Jesus fulfilled Jeremiah’s prediction of the coming of a New Covenant through His work on the Cross. By His death, the giving of His lifeblood for many, redemption and forgiveness of sins were attained (Jeremiah 31:34). While Jesus was on earth, He instructed His disciples in His Father’s ways (Luke 24:13–27). But after Jesus ascended to heaven, the Sprit of God was poured out on the believers gathered in Jerusalem, fulfilling the promise spoken by Jeremiah.
The old covenant demanded adherence to stipulations (Exodus 19:1–23:33) which the people were unable to keep. Above all other commandments, the people were commanded to love and serve God and abandon all others (Exodus 23:33; Deuteronomy 6:4, 5). This they did not do. From the wilderness period (Exodus 32:1–10; Numbers 25:1–9) until the days of Manasseh, the history of Israel was permeated with idolatrous activity, only occasionally broken by periods of true faithfulness to God. The people seemed incapable of acting in sustained obedience to the covenant
The new covenant would be initiated by God Himself, assuring its effectiveness. God would write His law on their hearts rather than on tablets of stone, as He did the Ten Commandments. In Jeremiah 17:1 their sin was engraved on their hearts so that they wanted above all to disobey. This change seems to describe an experience very much like the new birth, with God taking the initiative. When we turn our lives over to God, He, by His Holy Spirit, builds into us the desire to obey Him.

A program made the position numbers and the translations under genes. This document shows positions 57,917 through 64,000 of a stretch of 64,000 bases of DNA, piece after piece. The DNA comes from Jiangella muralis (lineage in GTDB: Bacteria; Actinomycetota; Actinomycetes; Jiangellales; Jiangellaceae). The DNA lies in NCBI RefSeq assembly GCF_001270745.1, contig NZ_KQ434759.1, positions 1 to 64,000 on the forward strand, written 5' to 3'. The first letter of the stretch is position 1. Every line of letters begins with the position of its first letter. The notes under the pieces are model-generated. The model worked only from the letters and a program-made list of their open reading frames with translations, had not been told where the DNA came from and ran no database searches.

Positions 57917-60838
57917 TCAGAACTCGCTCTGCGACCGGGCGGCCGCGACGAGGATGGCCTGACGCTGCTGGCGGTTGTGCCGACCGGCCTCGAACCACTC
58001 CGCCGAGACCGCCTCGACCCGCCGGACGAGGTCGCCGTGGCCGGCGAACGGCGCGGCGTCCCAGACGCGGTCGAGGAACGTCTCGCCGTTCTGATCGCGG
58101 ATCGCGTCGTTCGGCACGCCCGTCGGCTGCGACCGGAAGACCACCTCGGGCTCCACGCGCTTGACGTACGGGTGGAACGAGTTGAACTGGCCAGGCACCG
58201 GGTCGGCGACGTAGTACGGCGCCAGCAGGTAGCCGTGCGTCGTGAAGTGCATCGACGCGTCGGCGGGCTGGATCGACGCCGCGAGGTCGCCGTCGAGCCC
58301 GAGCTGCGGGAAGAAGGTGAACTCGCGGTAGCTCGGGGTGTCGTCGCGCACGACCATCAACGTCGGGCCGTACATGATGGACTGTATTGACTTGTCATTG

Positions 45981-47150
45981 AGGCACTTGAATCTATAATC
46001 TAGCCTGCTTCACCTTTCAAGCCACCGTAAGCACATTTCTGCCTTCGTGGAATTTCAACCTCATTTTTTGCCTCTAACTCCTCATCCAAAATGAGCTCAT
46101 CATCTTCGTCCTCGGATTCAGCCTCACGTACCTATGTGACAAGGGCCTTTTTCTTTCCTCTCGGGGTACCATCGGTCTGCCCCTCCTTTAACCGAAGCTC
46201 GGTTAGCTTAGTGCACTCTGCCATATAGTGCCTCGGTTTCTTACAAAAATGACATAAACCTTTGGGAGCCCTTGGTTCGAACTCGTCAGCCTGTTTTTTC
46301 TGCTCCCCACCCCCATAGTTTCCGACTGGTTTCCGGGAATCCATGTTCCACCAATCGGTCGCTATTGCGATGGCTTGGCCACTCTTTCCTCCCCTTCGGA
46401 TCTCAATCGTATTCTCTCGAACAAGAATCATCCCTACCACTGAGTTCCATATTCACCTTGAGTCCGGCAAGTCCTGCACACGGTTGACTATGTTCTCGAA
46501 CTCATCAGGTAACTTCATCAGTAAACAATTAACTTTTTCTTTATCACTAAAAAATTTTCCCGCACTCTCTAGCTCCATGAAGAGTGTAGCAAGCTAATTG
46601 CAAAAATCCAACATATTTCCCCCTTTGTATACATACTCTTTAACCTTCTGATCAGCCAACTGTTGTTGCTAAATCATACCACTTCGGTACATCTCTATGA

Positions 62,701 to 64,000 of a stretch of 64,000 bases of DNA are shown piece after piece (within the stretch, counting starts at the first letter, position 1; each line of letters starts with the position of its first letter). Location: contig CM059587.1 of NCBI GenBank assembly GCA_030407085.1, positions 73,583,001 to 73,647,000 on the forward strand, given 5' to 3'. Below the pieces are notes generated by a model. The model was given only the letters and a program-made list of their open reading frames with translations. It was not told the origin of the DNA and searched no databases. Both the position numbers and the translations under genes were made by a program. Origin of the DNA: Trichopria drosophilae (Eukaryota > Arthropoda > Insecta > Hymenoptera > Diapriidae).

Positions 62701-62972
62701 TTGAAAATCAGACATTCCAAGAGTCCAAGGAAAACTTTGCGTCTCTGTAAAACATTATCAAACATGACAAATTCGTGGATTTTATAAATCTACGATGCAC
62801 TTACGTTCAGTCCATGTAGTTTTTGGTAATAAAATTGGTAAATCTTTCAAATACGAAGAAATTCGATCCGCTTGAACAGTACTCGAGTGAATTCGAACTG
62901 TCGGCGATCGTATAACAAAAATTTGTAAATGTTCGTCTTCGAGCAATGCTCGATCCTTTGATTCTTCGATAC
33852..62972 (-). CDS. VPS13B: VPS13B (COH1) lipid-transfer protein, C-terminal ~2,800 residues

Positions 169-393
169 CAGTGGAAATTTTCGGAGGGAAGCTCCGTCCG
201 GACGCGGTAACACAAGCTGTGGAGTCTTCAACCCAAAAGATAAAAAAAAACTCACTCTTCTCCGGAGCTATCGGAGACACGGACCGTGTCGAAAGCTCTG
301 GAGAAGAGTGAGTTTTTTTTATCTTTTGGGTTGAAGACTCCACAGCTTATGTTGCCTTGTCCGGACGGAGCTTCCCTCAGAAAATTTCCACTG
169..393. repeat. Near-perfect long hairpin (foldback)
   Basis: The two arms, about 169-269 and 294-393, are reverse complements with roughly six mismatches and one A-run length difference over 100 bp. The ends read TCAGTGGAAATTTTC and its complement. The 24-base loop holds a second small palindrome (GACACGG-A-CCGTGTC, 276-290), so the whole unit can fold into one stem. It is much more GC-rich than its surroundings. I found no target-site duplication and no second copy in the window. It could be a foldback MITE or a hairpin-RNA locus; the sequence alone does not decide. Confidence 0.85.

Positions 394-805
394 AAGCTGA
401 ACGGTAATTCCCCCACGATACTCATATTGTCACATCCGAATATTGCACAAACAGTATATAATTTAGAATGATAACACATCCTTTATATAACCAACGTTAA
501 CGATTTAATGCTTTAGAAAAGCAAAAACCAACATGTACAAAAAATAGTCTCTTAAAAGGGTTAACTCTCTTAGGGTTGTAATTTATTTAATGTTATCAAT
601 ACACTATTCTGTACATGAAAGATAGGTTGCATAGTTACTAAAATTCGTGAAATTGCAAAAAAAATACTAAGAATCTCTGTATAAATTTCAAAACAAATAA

The old covenant, broken by the people, would be replaced by a new covenant. The foundation of this new covenant is Christ (Hebrews 8:6). It is revolutionary, involving not only Israel and Judah, but even the Gentiles. It offers a unique personal relationship with God Himself, with His laws written on individuals' hearts instead of on stone. Jeremiah looked forward to the day when Jesus would come to establish this covenant. But for us today, this covenant is here. We have the wonderful opportunity to make a fresh start and establish a permanent, personal relationship with God (Jeremiah 29:11; 32:38-40)
No longer would intermediaries like priests or prophets be needed to show the people how to know the Lord (Jeremiah 31:34). From youngest to oldest, from peasant farmer to kings and princes, all would know God. Knowledge of God is a major theme of Jeremiah (Jeremiah 2:8; 4:22; 5:4; 8:7) as well as of other prophets (Hosea 5:4). This knowledge is an intimate relationship with God evidenced by faith, obedience, and devotion. God will forgive and will purposefully not remember the sin and iniquity of His people who come to Him in repentance and faith. Jesus the Messiah fulfilled this promised New Covenant through His work on the cross (Matthew 26:26–28; Mark 14:22–24; 1 Corinthians 11:25).
References: NKJV Holy Bible, Life Application Bible (NIV), the Nelson Study Bible.